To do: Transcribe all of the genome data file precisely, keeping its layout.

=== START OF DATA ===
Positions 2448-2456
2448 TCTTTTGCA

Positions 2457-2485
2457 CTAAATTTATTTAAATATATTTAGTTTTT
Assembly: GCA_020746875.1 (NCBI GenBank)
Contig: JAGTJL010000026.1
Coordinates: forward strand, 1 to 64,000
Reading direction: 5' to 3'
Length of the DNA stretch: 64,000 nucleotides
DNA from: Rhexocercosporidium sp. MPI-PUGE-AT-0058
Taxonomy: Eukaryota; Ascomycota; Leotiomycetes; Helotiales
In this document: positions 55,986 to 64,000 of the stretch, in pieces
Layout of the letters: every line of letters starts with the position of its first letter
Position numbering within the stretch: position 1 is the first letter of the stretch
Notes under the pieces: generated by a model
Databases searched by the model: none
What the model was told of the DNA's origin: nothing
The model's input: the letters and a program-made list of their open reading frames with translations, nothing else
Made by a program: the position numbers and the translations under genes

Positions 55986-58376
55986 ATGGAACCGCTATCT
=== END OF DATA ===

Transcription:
Positions 2448-2456
2448 TCTTTTGCA

Positions 2457-2485
2457 CTAAATTTATTTAAATATATTTAGTTTTT
Assembly: GCA_020746875.1 (NCBI GenBank)
Contig: JAGTJL010000026.1
Coordinates: forward strand, 1 to 64,000
Reading direction: 5' to 3'
Length of the DNA stretch: 64,000 nucleotides
DNA from: Rhexocercosporidium sp. MPI-PUGE-AT-0058
Taxonomy: Eukaryota; Ascomycota; Leotiomycetes; Helotiales
In this document: positions 55,986 to 64,000 of the stretch, in pieces
Layout of the letters: every line of letters starts with the position of its first letter
Position numbering within the stretch: position 1 is the first letter of the stretch
Notes under the pieces: generated by a model
Databases searched by the model: none
What the model was told of the DNA's origin: nothing
The model's input: the letters and a program-made list of their open reading frames with translations, nothing else
Made by a program: the position numbers and the translations under genes

Positions 55986-58376
55986 ATGGAACCGCTATCT